So much in this book was extraneous, incidental and ultimately unsatisfying, that I'm led to believe this is more about the author than the reader. Seems to be more about the successful writer who can't/won't be cut, but good grief, someone has to be the voice of reason and insist on tightening these endless ramblings.
I couldn't recommmend George to anyone, unless it was a person who rated mysteries by the pound. Hell, next time I read 700+ pages of anything, it'll be "War and Peace". At least Tolstoy's characters are compelling and his stories hold together. And it's literature, not lava.
Just a few weeks ago Mr. Malik became the first Pakistani on the Town Council when his formidable adversary, the aging Agatha Shaw, was forced to resign due to a stroke. Despite her condition and Malik's appointment, Mrs. Shaw, with the help of her grandson Theo, is determined to obtain the Council's approval for her project. She is resolute in the renovation and development of the pleasure pier to attract tourists, resuscitate the town's economy and thus assure her legacy as savior of the community.
Querashi's death is threatening to ignite smoldering racial tensions, however. The Asian's in general and Malik's son in particular suspect the murder was racially motivated and expect the police will ignore white suspects and blame a Pakistani. Enter Sgt. Barbara Havers, who is conveniently vacationing in the town, to mediate with the Pakistani as police liaison. As the case proceeds, Barbara discovers that nearly all the players have something to hide, including her self. Indeed, the title of this English mystery novel should be "Deception on Their Minds."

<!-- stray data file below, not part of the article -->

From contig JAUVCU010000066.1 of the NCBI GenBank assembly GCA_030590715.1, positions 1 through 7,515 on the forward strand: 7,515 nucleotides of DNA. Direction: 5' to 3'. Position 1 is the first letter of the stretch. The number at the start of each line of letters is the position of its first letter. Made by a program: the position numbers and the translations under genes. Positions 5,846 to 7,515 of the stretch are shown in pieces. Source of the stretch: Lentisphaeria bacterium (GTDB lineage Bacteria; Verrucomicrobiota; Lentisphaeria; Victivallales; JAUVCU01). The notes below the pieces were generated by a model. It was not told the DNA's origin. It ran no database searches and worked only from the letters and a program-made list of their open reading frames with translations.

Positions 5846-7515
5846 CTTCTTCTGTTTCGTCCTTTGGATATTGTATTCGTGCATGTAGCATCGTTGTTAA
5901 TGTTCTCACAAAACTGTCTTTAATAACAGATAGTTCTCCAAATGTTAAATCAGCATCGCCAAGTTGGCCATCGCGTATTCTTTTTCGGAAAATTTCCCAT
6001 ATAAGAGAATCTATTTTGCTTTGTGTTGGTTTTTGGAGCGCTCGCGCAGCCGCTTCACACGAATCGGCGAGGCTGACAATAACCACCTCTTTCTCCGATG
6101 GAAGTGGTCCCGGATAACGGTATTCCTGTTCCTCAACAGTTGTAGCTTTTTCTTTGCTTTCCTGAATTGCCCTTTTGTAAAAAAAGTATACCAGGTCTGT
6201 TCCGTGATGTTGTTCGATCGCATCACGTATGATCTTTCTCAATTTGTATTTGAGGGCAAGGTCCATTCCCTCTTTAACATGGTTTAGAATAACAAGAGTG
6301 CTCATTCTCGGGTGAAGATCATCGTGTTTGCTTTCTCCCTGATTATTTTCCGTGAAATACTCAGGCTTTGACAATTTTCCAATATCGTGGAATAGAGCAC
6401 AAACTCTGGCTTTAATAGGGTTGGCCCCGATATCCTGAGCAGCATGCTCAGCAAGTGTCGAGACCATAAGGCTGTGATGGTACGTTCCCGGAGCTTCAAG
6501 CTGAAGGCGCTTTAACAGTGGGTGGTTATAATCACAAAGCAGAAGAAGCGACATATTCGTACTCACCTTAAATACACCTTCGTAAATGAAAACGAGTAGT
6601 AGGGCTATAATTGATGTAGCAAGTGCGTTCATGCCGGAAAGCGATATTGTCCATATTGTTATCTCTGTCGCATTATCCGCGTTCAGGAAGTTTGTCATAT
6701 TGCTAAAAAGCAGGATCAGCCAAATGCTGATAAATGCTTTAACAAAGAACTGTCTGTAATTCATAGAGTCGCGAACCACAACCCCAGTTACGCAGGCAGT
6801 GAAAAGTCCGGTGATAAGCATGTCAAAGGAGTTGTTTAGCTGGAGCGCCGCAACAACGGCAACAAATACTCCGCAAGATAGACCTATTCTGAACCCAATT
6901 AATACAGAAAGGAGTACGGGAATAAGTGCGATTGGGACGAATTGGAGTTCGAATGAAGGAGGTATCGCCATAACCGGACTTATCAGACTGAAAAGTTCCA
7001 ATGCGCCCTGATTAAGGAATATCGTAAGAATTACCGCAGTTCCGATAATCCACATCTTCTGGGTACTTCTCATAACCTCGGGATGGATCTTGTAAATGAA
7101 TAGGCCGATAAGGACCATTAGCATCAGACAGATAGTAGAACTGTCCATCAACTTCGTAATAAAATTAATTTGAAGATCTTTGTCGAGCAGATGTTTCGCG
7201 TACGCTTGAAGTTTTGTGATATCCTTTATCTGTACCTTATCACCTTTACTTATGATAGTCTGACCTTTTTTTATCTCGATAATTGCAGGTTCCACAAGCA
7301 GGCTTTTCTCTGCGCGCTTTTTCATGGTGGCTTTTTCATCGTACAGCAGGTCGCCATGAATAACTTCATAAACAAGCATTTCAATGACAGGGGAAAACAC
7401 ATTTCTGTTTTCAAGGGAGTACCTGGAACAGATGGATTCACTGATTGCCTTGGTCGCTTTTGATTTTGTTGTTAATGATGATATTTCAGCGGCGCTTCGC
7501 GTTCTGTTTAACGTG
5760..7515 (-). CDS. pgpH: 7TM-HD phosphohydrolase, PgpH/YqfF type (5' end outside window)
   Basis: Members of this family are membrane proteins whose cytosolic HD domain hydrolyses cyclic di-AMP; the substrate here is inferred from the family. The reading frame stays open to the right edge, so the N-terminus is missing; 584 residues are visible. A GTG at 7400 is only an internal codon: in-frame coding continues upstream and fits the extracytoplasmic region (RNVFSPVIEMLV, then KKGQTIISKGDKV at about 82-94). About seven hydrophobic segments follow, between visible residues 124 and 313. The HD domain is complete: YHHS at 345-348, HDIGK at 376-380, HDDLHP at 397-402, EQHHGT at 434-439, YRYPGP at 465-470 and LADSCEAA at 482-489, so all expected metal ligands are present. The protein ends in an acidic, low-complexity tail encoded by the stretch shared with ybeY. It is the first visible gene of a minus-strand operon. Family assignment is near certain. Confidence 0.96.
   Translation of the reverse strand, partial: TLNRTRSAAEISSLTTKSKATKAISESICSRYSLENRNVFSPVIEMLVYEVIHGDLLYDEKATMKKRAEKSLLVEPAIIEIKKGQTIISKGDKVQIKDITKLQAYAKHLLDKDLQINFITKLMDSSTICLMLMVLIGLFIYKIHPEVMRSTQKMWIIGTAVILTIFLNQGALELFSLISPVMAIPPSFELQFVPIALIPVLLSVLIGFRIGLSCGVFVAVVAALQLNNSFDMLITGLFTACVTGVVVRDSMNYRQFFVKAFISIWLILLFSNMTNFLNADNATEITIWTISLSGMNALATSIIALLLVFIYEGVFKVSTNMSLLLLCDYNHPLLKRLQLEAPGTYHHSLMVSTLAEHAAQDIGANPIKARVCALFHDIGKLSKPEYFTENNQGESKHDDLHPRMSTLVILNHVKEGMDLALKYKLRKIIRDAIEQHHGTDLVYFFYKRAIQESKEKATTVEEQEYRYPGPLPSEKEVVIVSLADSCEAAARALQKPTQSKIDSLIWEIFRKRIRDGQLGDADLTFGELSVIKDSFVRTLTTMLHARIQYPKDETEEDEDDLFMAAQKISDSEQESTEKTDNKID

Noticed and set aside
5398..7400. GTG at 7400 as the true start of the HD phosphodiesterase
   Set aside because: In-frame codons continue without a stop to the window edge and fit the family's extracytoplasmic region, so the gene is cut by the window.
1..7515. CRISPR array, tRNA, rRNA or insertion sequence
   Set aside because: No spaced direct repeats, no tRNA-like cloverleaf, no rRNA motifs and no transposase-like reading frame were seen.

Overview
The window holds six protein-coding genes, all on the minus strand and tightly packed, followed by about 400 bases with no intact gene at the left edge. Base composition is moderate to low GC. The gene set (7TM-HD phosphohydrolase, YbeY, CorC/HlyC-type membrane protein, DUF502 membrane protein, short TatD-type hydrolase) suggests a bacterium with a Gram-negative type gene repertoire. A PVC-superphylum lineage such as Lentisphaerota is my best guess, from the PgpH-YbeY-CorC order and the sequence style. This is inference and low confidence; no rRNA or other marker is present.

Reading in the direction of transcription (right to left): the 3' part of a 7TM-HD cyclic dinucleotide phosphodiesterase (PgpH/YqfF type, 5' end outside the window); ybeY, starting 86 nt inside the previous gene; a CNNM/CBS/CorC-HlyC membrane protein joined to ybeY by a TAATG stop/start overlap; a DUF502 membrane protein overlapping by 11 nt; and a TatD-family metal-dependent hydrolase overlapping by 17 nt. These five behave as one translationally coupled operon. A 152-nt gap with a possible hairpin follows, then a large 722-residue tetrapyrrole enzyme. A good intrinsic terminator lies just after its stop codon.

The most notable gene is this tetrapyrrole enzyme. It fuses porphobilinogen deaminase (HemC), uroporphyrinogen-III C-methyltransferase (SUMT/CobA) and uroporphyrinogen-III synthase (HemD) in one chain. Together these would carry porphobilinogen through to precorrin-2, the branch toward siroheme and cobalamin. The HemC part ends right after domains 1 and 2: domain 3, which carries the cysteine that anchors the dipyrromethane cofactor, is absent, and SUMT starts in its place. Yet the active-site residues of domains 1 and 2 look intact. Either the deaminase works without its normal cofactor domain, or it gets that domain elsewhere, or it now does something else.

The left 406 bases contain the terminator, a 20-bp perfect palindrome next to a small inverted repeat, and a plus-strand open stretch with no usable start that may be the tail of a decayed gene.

Elizabeth George is a master of this genre.Read more ›
Most recent customer reviews
A book in which the outstanding qualities of Sergeant Havers are well displayed a d her profound love for life and what is right.Published 3 months ago by Fulvio
I really love the Inspector Lynley series of books but this one went on too long. And I missed Lynley not being in it.Published on Feb. 3 2009 by voraciousreader
I would have given this book a rating of 1 out of 5, except that the plot was interesting. This is the third Elizabeth George book I have read, but I couldn't get through this one. Read morePublished on Aug. 23 2003
At first I didn't think that I'd like this book as much as the others in the series because there seemed to be so much about racism and I didn't think I'd get past that. But Ms. Read morePublished on Jan. 21 2003 by Shirley Schwartz
Elizabeth George creates fascinating, believable characters. Her treatment of the "Pakistani Question" in Britain is thorough and unbiased. Read morePublished on Nov. 7 2002 by Sharonov
I bought this novel as "holiday reading," and, having nothing else, read it to the end. I was disappointed, however. It's not on a par with George's other novels. Read morePublished on Oct. 18 2002